Finance

Businesses are offering economic solutions, so why isn’t Team Trudeau listening?

Kevin Carmichael: Impulse is to fix problems by spending, rather than embrace ideas that would boost economy for free

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Canada’s business elite has little good to say about the state of politics, but, given the country has been in crisis, it has worked hard over the past year to keep its frustrations to itself.

A group that has been conditioned to prefer balanced budgets has stayed open-minded about Prime Minister Justin Trudeau’s fabulously large deficits. Like Trudeau, the leaders of bigger companies consider themselves climate crusaders, even if (also like the PM) their actions don’t always support their rhetoric. Business leaders have even become champions of affordable child care and diversity, government priorities that were little discussed in C-suites before the Liberals were elected in 2015.

But the federal government’s stubborn refusal to loosen travel restrictions at the Canada-United States border has become too much for a growing number of business owners, who see parochial political interests taking priority over their livelihoods, which, frankly, correlate with the pace at which the economy will emerge from the COVID-19 recession.

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“The border closure with the U.S. makes no sense,” said Paul Desmarais III, chief executive of Sagard Holdings, an alternative-asset manager owned by Power Corp. of Canada, in a post on LinkedIn last week. “Canada cannot be like Cuba despite some affinities in our leadership for that country.” Canada and Cuba don’t belong in the same sentence, of course, but let’s hope that bit of hyperbole doesn’t keep Desmarais’ comments from penetrating in Ottawa.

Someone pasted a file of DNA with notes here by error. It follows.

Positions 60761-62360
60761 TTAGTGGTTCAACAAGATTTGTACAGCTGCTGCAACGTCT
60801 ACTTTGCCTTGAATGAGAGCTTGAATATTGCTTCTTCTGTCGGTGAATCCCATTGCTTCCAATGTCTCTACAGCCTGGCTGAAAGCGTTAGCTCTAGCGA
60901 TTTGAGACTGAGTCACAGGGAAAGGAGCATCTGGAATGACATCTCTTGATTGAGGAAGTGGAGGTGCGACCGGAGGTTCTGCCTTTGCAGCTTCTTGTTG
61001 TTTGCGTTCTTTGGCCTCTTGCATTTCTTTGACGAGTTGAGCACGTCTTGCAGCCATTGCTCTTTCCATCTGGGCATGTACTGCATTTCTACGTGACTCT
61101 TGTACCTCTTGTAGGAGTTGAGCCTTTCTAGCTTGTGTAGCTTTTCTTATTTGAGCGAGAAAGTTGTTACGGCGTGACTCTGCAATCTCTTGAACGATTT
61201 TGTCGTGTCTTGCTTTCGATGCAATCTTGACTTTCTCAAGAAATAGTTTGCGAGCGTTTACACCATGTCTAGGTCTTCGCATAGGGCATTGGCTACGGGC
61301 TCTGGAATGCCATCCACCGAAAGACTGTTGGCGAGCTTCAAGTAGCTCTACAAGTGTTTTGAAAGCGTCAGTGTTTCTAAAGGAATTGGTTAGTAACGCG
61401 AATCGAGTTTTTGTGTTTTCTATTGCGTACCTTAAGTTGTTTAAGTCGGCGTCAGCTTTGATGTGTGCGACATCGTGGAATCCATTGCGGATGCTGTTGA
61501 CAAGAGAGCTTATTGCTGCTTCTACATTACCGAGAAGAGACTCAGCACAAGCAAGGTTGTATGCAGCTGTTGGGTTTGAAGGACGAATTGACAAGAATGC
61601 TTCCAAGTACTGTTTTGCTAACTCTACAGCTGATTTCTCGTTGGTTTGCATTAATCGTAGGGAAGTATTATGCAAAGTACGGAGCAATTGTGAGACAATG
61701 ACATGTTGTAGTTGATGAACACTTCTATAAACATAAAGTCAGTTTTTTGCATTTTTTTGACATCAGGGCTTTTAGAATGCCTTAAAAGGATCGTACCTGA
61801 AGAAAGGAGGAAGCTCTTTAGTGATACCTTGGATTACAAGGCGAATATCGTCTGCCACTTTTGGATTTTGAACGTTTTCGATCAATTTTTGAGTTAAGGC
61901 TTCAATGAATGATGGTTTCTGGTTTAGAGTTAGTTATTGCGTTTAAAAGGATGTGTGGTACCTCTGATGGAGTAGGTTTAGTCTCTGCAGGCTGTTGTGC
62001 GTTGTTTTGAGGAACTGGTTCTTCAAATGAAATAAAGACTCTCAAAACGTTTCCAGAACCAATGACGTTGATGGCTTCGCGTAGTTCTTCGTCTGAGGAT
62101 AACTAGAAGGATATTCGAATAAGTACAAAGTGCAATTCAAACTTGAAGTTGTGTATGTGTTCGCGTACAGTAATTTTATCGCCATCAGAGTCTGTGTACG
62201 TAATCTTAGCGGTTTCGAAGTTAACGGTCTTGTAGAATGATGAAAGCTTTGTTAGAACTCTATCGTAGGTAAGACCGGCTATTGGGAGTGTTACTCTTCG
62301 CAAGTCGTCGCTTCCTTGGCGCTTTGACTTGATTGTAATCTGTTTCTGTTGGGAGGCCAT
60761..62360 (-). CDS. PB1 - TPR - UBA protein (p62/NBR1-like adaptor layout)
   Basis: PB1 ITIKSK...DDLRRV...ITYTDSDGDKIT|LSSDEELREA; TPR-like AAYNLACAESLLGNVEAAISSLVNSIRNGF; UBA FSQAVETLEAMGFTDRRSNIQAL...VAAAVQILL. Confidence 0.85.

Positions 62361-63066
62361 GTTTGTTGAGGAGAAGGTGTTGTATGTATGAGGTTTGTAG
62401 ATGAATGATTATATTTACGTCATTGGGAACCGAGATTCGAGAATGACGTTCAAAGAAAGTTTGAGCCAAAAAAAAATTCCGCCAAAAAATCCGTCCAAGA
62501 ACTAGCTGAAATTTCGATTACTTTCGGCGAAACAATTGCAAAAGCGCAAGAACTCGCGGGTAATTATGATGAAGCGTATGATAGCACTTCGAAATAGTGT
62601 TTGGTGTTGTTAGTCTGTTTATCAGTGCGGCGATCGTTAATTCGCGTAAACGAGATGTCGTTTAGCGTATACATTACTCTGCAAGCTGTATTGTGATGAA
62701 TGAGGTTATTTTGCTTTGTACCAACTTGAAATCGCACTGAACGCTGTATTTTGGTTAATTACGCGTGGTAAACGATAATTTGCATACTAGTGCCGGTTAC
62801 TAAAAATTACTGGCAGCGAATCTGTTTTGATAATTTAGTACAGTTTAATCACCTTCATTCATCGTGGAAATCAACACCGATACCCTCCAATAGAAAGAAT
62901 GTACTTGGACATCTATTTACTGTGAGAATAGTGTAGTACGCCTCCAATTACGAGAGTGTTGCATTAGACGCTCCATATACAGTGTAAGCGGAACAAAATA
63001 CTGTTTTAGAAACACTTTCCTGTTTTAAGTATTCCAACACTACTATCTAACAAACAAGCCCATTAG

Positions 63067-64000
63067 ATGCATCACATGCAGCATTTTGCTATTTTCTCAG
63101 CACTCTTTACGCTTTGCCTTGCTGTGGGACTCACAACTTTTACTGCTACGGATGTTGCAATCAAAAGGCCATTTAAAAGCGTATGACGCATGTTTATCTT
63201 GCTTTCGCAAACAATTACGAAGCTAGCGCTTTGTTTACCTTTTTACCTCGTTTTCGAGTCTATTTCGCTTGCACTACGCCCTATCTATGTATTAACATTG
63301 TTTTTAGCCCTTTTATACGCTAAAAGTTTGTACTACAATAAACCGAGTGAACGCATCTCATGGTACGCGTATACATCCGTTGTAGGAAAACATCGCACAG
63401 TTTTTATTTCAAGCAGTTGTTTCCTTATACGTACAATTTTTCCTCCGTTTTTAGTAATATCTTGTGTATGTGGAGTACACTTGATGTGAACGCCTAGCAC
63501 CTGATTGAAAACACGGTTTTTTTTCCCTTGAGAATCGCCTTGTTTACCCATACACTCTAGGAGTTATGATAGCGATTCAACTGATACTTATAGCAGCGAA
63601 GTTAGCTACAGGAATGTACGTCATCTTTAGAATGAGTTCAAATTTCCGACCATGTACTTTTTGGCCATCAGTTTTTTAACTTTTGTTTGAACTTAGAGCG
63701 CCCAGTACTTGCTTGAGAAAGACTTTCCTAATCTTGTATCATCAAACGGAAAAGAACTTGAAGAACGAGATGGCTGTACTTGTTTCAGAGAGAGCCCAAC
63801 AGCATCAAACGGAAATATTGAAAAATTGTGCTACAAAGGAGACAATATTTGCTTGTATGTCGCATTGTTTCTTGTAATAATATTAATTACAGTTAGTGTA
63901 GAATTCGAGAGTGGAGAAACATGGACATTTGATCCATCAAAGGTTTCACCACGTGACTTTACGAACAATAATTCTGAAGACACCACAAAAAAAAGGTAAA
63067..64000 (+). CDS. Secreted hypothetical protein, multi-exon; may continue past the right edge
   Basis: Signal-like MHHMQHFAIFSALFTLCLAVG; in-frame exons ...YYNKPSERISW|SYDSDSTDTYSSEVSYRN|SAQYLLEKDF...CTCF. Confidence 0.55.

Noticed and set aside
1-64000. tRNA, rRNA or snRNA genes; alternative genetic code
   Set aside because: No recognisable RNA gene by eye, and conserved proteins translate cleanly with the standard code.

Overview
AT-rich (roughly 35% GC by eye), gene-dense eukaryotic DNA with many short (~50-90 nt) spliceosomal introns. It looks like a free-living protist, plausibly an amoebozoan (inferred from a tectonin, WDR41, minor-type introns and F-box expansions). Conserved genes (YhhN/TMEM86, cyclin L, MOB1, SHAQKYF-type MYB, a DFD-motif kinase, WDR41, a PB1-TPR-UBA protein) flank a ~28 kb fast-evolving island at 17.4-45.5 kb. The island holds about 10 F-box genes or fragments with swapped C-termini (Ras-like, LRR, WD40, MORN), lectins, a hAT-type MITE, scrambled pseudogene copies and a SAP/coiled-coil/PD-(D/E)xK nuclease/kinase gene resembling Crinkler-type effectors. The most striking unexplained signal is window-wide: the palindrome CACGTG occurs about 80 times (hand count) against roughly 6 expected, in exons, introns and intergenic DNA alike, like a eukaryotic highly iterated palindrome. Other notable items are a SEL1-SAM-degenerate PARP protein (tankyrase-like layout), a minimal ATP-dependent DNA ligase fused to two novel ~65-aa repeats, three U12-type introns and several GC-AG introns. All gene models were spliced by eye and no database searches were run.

Paul Desmarais III, chief executive of Sagard Holdings, an alternative-asset manager owned by Power Corp. of Canada.
Paul Desmarais III, chief executive of Sagard Holdings, an alternative-asset manager owned by Power Corp. of Canada. Photo by Tyler Anderson/National Post files

Some, of course, think it’s fashionable to dismiss the concerns of rich and successful people. For example, the Conservatives appear to be engaged in an organized campaign to discredit Mark Carney, the former investment banker who left Wall Street to run the central banks of Canada and the United Kingdom.

Trudeau and his ministers say nice things about the Harvard- and Oxford-trained economist who quit an extremely lucrative career to become a public servant, but have a tendency to treat Carney’s peers in business with a certain amount of disdain.

“When you hear that an employee is expecting a child, congratulate her, don’t make her question whether or not she’ll have a job to come back to,” Trudeau said in remarks directed at corporate executives in 2017. Finance Minister Chrystia Freeland’s political brand is built around her 2012 book, Plutocrats: The Rise of the New Global Super-Rich and the Fall of Everyone Else.

The current government’s COVID-19 response saved many companies from certain bankruptcy, but the emergency benefits have been a constant negotiation for businesses, while unemployed workers receive cheques without having to do much to prove they need the money.

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“The U.S. success at developing vaccines should also be an amazing endorsement of the private sector,” Desmarais wrote. “It seems our government only feels comfortable highlighting the private sector for its shortcomings and dividing Canadians. The fact that our government cannot seem to comprehend the effectiveness of the private sector is a real issue that will hurt all Canadian citizens in the long run.”